2. Coaching activities traditionally have provided secondary and junior high teachers with an initial step toward administration.
  3. Women also are achieving the doctorate at comparable rates to male candidates. However, about only 10 percent of women in doctoral programs are opting to earn the superintendency credential along with their educational specialist or doctoral degree.
  4. Women are not as experienced nor as interested in districtwide fiscal management as men (and school boards prefer this).
  5. The role of a mother probably restrains many women teachers from pursuing the principalship.

So yes, if you compare ALL women and men and ignore differences, it looks bad. If you start to do what an economist does and ask questions about WHY or WHAT possible factors may contribute to the disparity we see, then the gap starts to be explained. Everyone should ask the minimal questions:

  1. Compared to what?
  2. At what cost?
  3. What hard-evidence do you have?

The rest of this post is basically commentary on the above linked studies or quoting from them. The two most used are:

  • Few Women Run the Nation’s School Districts. Why? (Education Week);
  • Where Are All the Women Superintendents? (AASA);

RPT’s Commentary


  • “I don’t want to be offered a position because I am a woman; likewise, I don’t want to lose a position because I am a woman…”

In the very next paragraph she added,

  • “I think it would be naïve to think there are not some stereotypes that exist.”

Like, mmm, I don’t know… being hired because you are a woman and a “number” to fulfill a quota? In this same article qualifications like a degree in superintendent studies or a financial background while statements like these are made:

  • which also plagues other sectors trying to address underrepresentation of women, African-Americans, Latinos, and other groups.
  • They can say we value diversity, we want women applicants, we want minority applicants…

This particular article had a myriad of unsubstantiated claims that were really non-quantifiable and wholly anecdotal. The worry of that woman quoted above in being chosen merely for gender (or ethnicity) is realized when standards for a job are the modern understanding of diversity as is presented in works like Race, Class & Gender: An Anthology, by Margaret Andersen and Patricia Collins.

Thomas Sowell rightly asked in a speech he gave that “given our limitations, what can we do to make this a better world — and what can we not do?” He responds:

One thing we can do is to try to make better rules — in the law and in schools, for example, — and to see that everybody plays by those rules. What we cannot do, that is, what is not within our intellectual or moral power, is to decide directly who deserves to win or lose, who deserves more income and who deserves less, what groups should be “represented” where and in what proportions.

So here are some bullet points I adapted and commented on:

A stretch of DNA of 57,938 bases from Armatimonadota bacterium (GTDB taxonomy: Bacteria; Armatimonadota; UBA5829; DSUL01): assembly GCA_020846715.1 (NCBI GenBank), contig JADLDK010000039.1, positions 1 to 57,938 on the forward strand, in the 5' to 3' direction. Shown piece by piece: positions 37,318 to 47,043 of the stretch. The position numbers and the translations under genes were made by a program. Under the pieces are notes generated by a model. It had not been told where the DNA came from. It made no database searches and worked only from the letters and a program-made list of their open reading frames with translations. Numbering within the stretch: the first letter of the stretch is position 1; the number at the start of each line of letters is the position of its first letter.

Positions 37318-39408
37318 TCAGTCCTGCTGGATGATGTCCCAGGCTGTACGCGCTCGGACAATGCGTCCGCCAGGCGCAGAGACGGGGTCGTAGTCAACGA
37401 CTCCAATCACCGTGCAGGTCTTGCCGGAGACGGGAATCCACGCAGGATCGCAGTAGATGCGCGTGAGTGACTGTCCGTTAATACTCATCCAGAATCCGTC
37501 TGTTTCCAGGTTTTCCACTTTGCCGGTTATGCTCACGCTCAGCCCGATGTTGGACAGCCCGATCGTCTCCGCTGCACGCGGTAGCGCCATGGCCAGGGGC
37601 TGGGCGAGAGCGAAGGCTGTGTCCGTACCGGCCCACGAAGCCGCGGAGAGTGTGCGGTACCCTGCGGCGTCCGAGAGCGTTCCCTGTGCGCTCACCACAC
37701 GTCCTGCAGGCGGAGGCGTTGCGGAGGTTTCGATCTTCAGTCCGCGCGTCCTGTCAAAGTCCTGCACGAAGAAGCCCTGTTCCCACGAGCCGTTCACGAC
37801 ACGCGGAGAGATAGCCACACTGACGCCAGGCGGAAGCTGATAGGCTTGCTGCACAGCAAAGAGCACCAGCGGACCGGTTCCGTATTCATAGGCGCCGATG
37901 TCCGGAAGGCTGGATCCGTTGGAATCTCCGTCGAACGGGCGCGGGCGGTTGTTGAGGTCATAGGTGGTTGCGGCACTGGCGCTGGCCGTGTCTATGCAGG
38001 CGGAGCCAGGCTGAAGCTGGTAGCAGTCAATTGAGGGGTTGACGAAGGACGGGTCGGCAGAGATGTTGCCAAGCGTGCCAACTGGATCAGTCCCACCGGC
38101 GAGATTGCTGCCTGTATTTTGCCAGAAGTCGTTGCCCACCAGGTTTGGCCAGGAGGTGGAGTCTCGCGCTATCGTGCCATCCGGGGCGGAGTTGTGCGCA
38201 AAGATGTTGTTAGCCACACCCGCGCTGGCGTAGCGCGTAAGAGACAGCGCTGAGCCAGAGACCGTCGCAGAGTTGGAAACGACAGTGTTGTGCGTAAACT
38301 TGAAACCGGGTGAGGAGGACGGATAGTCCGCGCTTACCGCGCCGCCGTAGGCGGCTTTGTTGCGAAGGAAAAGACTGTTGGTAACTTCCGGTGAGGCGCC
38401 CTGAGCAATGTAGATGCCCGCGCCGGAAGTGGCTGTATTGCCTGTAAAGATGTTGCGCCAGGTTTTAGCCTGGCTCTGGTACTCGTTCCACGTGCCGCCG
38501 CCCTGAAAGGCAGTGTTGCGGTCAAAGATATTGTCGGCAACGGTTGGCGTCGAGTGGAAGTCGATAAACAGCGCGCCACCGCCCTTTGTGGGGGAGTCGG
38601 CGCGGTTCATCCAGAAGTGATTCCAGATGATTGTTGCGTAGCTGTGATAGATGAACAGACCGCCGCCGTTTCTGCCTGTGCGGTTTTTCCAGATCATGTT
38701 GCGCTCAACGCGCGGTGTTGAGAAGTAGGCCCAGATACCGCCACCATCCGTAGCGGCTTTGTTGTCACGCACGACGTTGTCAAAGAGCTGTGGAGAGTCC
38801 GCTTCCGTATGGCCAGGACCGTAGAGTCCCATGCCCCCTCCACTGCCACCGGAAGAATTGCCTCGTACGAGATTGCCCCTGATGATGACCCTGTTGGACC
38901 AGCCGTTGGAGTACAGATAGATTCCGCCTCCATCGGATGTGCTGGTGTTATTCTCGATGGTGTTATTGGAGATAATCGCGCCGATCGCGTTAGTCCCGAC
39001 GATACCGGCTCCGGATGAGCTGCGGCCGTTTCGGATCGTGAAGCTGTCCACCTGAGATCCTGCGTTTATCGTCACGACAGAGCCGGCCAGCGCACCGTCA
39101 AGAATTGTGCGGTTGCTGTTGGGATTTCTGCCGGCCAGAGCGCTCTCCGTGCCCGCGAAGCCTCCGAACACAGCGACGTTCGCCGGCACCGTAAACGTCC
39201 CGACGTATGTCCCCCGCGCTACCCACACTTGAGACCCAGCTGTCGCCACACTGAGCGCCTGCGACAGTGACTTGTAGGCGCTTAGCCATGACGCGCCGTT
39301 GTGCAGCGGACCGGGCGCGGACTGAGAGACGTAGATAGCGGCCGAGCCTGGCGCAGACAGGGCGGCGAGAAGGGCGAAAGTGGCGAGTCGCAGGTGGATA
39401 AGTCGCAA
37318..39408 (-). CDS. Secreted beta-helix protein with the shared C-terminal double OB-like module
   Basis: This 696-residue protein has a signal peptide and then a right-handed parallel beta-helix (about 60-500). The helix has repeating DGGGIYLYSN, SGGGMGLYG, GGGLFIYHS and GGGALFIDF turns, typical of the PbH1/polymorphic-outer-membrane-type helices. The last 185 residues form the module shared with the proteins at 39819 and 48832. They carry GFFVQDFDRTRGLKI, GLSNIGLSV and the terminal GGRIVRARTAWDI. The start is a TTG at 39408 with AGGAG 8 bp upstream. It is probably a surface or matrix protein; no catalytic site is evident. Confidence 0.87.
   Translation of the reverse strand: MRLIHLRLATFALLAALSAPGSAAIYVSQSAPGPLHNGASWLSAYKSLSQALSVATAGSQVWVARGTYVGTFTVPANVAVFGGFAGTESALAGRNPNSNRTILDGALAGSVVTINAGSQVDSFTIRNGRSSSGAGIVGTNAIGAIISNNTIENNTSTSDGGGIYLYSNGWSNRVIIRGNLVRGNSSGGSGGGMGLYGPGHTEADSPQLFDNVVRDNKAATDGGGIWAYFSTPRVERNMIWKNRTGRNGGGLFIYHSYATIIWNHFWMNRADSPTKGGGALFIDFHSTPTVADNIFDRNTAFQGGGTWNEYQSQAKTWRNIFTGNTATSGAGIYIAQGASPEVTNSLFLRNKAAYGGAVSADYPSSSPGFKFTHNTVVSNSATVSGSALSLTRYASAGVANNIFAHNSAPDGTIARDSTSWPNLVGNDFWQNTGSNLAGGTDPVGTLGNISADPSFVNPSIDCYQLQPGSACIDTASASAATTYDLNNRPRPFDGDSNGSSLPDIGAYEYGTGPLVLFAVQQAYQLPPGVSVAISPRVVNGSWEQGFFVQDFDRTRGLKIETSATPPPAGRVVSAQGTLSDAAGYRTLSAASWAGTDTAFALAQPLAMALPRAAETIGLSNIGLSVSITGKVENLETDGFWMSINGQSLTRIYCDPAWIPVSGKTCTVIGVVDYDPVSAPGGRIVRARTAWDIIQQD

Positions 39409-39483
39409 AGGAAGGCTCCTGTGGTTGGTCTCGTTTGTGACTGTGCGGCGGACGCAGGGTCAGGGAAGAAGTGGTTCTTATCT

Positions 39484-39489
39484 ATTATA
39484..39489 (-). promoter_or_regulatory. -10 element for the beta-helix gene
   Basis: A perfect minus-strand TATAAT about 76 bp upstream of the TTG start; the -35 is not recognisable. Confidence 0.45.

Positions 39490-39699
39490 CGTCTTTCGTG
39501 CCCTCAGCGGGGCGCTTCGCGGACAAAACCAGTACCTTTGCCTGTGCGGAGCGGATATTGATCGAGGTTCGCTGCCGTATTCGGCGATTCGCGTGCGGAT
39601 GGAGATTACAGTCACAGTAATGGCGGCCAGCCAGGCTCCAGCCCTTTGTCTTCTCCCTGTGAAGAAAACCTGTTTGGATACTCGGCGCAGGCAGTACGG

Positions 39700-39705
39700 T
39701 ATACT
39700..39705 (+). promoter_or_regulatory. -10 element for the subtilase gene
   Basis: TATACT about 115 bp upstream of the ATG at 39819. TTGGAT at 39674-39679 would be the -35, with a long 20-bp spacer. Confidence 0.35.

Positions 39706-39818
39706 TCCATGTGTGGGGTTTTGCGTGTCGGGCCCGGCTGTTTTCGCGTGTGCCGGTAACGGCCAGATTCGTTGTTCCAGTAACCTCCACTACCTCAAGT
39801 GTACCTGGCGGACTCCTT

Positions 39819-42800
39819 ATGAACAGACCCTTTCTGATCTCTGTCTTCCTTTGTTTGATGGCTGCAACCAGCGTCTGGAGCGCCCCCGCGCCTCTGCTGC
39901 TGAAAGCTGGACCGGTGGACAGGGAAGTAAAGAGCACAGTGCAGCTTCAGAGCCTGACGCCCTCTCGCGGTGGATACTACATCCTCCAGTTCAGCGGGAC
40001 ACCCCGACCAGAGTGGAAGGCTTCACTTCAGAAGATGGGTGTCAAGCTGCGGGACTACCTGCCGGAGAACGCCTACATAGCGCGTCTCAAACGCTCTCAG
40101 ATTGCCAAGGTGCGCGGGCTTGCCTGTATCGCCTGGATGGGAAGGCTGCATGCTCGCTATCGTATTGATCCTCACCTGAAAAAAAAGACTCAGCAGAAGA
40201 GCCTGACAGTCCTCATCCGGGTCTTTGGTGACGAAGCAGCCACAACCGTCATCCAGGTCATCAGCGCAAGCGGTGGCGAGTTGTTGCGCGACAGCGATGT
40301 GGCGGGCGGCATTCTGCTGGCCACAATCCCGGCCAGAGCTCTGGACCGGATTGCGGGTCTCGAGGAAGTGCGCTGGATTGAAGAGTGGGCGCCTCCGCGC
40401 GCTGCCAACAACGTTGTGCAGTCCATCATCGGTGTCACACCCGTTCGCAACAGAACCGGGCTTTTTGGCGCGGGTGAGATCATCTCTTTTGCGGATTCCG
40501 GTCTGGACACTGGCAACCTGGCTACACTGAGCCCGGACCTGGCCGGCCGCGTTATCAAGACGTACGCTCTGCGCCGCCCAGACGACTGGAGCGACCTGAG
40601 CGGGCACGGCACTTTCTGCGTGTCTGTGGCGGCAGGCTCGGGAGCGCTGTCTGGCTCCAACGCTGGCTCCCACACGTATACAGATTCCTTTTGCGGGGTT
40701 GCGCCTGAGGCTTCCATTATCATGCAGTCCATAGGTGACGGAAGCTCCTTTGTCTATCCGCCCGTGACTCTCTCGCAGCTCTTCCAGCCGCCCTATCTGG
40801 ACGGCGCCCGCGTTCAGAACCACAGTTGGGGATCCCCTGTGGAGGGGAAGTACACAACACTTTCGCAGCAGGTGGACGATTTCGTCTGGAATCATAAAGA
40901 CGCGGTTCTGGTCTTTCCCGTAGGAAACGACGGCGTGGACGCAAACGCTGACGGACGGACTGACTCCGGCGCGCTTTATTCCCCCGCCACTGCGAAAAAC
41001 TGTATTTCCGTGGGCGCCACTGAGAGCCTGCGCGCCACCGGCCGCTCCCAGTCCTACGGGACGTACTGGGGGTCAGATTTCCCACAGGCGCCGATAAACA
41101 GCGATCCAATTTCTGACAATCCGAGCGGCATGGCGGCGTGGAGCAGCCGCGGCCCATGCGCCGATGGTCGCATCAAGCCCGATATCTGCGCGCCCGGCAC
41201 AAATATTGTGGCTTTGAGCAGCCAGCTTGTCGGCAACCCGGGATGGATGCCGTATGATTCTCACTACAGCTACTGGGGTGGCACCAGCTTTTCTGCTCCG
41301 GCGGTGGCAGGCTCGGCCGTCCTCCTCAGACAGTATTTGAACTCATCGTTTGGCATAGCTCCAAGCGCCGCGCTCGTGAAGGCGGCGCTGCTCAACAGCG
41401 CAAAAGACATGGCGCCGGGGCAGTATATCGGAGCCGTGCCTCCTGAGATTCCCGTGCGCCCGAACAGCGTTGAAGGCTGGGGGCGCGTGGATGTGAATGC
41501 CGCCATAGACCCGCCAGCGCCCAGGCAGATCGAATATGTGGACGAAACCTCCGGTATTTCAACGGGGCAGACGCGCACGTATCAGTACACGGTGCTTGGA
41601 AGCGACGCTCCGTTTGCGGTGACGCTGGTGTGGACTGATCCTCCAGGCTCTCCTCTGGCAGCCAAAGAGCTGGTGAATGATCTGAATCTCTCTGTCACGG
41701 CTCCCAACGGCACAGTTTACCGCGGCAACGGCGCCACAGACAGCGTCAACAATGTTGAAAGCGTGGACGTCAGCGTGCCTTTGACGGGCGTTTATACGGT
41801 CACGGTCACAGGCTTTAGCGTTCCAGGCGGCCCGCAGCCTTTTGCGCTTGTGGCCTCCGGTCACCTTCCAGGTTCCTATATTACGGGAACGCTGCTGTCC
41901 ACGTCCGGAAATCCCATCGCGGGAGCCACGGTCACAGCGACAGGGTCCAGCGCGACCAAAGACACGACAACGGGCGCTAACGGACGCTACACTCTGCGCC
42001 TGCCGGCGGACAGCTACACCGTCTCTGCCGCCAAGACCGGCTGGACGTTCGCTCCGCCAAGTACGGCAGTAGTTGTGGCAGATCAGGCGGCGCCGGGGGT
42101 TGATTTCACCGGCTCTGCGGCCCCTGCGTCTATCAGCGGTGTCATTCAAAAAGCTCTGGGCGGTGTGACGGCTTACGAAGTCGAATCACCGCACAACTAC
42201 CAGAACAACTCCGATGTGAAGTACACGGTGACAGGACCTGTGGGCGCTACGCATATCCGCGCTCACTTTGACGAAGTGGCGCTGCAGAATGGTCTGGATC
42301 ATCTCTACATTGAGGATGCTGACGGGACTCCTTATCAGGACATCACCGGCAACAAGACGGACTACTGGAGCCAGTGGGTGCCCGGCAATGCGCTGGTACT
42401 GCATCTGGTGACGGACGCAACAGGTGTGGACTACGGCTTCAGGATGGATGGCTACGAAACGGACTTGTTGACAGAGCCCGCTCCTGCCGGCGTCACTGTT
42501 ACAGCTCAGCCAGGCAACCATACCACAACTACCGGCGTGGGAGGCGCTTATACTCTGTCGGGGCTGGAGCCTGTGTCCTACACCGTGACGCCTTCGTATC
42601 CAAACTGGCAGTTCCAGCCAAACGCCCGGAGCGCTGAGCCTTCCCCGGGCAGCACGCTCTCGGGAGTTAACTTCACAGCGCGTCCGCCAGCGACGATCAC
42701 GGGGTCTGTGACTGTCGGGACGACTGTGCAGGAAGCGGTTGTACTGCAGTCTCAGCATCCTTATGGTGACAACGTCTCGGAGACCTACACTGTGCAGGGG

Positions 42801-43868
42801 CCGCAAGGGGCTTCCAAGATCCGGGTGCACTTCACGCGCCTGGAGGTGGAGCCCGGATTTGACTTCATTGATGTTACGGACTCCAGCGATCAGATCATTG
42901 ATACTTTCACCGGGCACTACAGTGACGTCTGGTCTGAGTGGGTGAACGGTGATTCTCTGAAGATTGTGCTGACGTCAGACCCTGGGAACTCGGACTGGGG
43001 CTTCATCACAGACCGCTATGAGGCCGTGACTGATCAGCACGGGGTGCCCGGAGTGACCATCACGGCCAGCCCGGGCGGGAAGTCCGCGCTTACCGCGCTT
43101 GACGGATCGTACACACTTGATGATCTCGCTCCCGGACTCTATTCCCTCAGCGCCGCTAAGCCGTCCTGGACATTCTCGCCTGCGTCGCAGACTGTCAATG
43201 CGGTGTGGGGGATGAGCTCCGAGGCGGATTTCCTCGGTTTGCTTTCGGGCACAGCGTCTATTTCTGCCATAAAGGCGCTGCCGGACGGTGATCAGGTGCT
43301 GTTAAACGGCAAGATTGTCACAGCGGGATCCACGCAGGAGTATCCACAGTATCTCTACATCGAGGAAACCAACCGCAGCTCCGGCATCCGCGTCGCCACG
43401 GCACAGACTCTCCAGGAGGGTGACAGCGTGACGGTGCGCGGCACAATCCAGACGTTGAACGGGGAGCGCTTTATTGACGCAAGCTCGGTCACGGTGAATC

• approximately 75 percent of elementary classroom teachers are women. Nearly 75 percent of superintendents did not teach at the elementary level prior to working as a central-office administrator or superintendent. [women, when given a choice, would rather teach their passion… younger children. NOT ALL, but most.]
  • Nearly all superintendents previously worked as building principals and a majority are former assistant principals. Therefore the ladder from the classroom to the superintendency often begins as an assistant principalship or as a high school department chair. Even though about two-thirds of the nation’s schools are elementary, a small percentage have assistant principals and almost none have department chair positions. Elementary classroom teachers have to jump straight from the classroom to the principalship… [Most women prefer to stay longer in these positions because of more flexibility of hours and family/work life balance.]
  • Coaching activities traditionally have provided secondary and junior high teachers with an initial step toward administration. Athletic coaching and assignments such as band directorships often provide teachers an opportunity to demonstrate skills in leadership, management and an ability to work with community members. Today, most secondary schools sponsor at least six interscholastic sports for both boys and girls, which provides at least 12 head coaching jobs. A sizable majority of AASA study superintendents indicated they had a coaching assignment while working as a teacher or building administrator. [Men typically are – again, by their nature – drawn to these activities.]
  • Nationwide data indicate that women constitute more than 50 percent of the graduate students enrolled in educational administration programs. Women also are achieving the doctorate at comparable rates to male candidates. However, about only 10 percent of women in doctoral programs are opting to earn the superintendency credential along with their educational specialist or doctoral degree. [These are factors of choice typically.]
  • Most data indicate that school boards, while claiming keen interest in the instructional program, see the management of fiscal resources to be a critical component of the superintendency. The AASA study showed that boards place a high degree of emphasis on budget and financial decisions by using skills and experiences in these areas as key hiring criteria. [So some sort of business degree or time in a position that deals with fiscal issues is often times preferred. These opportunities are attained more so in the high school arena.]